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I have a long string of characters which I want to split into a list of the individual characters. I want to include the whitespaces as members of the list too. How do I do this?

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You don't need to do this, since a string is already a sequence of characters. Please provide some example of what you think you're doing. –  S.Lott Nov 18 '10 at 15:45
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One difference between between a string and a list of characters is that a list is mutable. Is that why you want the sequence of character converted to that format? In many if not most other respects they are very similar and the same operations can be performed on either (so it might make sense to just leave them alone). –  martineau Nov 18 '10 at 16:00
    
@martineau: But mutating a "string as list" isn't really very beneficial, since creating new strings is generally so efficient. It would be helpful to see some actual context around this question rather than guessing. I think it indicates a design problem, but without facts, it's hard to tell what the purpose is. –  S.Lott Nov 18 '10 at 18:31
    
@S.Lott: What you say is uite true, I was just wondering out loud in the hopes that the OP would respond by agreeing or not and directly or indirectly provide some of the needed additional information -- doing what is requested is trivial, the motivation is the more interesting aspect. –  martineau Nov 18 '10 at 19:05

3 Answers 3

you can do:

list('foo')

spaces will be treated as list members (though not grouped together, but you didn't specify you needed that)

>>> list('foo')
['f', 'o', 'o']
>>> list('f oo')
['f', ' ', 'o', 'o']
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Thank you for your time and your answers. I think the above answer might help me out. –  Rameses Nov 18 '10 at 17:47
    
What I am trying to do is read a string which includes white spaces, from another .txt files. This file contains just "X" or " " (spaces). –  Rameses Nov 18 '10 at 17:48
    
I am going to use this to construct a two dimensional map. Since two dimensional arrays are apparently not supported by Python, I have to use nested lists. –  Rameses Nov 18 '10 at 17:50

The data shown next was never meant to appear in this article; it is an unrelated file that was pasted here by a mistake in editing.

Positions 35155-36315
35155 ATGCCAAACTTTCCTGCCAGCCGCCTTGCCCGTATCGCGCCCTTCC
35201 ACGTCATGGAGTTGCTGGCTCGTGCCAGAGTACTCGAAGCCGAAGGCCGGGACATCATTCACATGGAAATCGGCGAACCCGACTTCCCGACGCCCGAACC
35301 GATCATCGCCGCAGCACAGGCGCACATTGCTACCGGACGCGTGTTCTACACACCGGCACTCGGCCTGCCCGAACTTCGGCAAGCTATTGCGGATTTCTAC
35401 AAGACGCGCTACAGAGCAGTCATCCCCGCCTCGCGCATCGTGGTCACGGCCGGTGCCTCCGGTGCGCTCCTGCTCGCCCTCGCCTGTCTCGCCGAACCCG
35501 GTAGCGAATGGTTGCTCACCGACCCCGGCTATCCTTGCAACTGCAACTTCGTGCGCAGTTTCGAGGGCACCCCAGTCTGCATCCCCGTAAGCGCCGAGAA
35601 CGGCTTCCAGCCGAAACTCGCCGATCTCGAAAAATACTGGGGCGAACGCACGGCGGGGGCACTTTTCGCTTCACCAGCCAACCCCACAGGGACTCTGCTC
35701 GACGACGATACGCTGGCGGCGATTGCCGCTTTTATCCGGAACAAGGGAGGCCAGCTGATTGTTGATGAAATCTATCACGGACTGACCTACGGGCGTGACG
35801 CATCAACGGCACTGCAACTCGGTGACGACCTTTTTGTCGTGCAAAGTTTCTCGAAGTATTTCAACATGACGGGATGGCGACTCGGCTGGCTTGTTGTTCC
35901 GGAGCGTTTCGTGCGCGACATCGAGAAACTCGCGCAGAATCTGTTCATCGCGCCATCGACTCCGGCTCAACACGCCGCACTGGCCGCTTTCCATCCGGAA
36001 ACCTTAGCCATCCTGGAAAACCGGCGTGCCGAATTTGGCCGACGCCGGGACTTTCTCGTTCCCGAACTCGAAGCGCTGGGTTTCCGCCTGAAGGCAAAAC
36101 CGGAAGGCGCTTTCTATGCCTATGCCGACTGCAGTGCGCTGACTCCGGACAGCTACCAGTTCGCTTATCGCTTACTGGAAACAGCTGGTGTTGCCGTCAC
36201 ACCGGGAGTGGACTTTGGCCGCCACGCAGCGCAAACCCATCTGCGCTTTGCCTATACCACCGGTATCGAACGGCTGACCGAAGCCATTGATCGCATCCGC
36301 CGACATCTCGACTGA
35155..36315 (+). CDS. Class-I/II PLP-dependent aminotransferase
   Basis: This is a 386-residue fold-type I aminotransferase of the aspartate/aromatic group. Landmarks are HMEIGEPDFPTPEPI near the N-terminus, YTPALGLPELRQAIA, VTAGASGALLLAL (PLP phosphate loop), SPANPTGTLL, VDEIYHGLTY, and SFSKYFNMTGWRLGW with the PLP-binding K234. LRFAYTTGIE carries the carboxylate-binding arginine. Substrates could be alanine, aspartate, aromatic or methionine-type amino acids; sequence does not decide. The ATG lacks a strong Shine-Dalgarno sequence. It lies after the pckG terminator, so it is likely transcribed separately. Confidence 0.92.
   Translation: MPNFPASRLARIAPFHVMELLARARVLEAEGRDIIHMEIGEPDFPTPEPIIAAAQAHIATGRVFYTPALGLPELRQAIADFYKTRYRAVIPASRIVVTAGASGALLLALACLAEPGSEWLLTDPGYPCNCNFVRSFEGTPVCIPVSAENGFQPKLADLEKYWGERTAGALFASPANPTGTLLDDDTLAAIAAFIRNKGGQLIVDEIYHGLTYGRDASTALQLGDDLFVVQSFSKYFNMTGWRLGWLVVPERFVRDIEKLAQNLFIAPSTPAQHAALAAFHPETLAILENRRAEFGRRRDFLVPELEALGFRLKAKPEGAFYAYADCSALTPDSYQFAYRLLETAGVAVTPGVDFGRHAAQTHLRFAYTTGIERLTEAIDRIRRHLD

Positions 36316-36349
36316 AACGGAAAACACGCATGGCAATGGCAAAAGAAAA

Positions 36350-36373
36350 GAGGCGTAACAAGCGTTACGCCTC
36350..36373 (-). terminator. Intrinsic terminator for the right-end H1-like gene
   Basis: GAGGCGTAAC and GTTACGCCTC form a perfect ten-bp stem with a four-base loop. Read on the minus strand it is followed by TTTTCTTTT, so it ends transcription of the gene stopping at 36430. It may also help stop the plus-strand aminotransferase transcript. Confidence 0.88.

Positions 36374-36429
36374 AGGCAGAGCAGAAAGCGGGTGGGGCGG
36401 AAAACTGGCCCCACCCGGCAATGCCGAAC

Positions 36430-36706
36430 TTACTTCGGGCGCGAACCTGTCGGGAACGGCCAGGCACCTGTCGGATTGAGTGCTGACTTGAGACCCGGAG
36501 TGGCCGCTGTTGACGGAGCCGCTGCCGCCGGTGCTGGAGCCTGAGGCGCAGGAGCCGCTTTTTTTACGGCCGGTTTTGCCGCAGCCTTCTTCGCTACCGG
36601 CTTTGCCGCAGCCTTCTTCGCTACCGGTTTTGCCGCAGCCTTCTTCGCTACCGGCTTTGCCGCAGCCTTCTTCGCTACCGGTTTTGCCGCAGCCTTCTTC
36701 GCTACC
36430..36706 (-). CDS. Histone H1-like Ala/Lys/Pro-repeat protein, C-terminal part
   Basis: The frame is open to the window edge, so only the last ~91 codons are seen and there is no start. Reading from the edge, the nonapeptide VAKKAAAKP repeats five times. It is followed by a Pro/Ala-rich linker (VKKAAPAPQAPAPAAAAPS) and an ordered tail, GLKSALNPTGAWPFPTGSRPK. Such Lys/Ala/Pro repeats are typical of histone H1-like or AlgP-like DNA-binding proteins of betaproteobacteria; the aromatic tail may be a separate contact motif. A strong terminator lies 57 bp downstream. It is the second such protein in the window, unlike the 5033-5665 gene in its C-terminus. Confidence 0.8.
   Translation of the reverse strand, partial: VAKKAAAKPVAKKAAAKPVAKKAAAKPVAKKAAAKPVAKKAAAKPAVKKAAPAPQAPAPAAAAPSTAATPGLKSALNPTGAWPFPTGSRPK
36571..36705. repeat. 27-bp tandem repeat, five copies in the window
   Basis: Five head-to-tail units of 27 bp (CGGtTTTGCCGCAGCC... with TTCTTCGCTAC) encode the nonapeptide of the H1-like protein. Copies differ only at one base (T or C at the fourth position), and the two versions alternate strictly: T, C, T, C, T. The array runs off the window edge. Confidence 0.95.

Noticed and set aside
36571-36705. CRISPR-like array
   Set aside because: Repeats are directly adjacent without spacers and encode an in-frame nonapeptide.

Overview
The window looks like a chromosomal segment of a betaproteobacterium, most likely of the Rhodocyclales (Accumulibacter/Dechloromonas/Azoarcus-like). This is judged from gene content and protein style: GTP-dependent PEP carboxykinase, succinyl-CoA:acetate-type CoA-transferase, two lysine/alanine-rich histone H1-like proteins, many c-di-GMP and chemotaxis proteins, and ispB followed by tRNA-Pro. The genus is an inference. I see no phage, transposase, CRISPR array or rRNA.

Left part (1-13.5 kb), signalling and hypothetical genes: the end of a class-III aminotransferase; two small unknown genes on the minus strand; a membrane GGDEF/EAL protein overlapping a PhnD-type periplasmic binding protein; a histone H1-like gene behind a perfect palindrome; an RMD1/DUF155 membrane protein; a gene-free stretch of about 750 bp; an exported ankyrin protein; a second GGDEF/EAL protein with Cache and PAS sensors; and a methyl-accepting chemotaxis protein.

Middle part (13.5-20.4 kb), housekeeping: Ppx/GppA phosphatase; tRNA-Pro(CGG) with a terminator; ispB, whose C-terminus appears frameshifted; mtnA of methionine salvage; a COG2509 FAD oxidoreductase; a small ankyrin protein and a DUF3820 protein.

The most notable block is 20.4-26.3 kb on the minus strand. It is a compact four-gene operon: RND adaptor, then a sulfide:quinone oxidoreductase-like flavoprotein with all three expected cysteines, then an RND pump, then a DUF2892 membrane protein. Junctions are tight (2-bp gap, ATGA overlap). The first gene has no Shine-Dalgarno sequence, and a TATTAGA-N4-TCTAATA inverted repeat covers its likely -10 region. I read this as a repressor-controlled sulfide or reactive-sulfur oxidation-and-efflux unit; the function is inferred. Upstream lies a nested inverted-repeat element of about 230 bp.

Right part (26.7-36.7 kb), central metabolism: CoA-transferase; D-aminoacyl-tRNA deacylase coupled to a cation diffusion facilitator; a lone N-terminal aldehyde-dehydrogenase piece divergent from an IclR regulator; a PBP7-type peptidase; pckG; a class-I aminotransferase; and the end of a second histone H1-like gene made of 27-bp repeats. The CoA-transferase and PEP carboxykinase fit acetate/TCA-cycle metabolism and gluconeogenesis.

One way to simulate a 2D array in Python is to use a dict, with a tuple (x,y) as the key. It's fairly efficient and often easier to manage than nested lists. –  Russell Borogove Nov 18 '10 at 18:45
    
@user512316, depending on what you want to do with this, you might want to look into using Numpy. –  Justin Peel Nov 18 '10 at 19:16

Here some comparision on string and list of strings, and another way to make list out of string explicitely for fun, in real life use list():

b='foo of zoo'
a= [c for c in b]
a[0] = 'b'
print 'Item assignment to list and join:',''.join(a)

try:
    b[0] = 'b'
except TypeError:
    print 'Not mutable string, need to slice:'
    b= 'b'+b[1:]

print b
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This isn't an answer to the original question but to your 'how do I use the dict option' (to simulate a 2D array) in comments above:

WIDTH = 5
HEIGHT = 5

# a dict to be used as a 2D array:
grid = {}

# initialize the grid to spaces
for x in range(WIDTH):
    for y in range(HEIGHT):
        grid[ (x,y) ] = ' '

# drop a few Xs
grid[ (1,1) ] = 'X'
grid[ (3,2) ] = 'X' 
grid[ (0,4) ] = 'X'

# iterate over the grid in raster order
for x in range(WIDTH):
    for y in range(HEIGHT):
        if grid[ (x,y) ] == 'X':
            print "X found at %d,%d"%(x,y)

# iterate over the grid in arbitrary order, but once per cell
count = 0
for coord,contents in grid.iteritems():
    if contents == 'X':
        count += 1

print "found %d Xs"%(count)

Tuples, being immutable, make perfectly good dictionary keys. Cells in the grid don't exist until you assign to them, so it's very efficient for sparse arrays if that's your thing.

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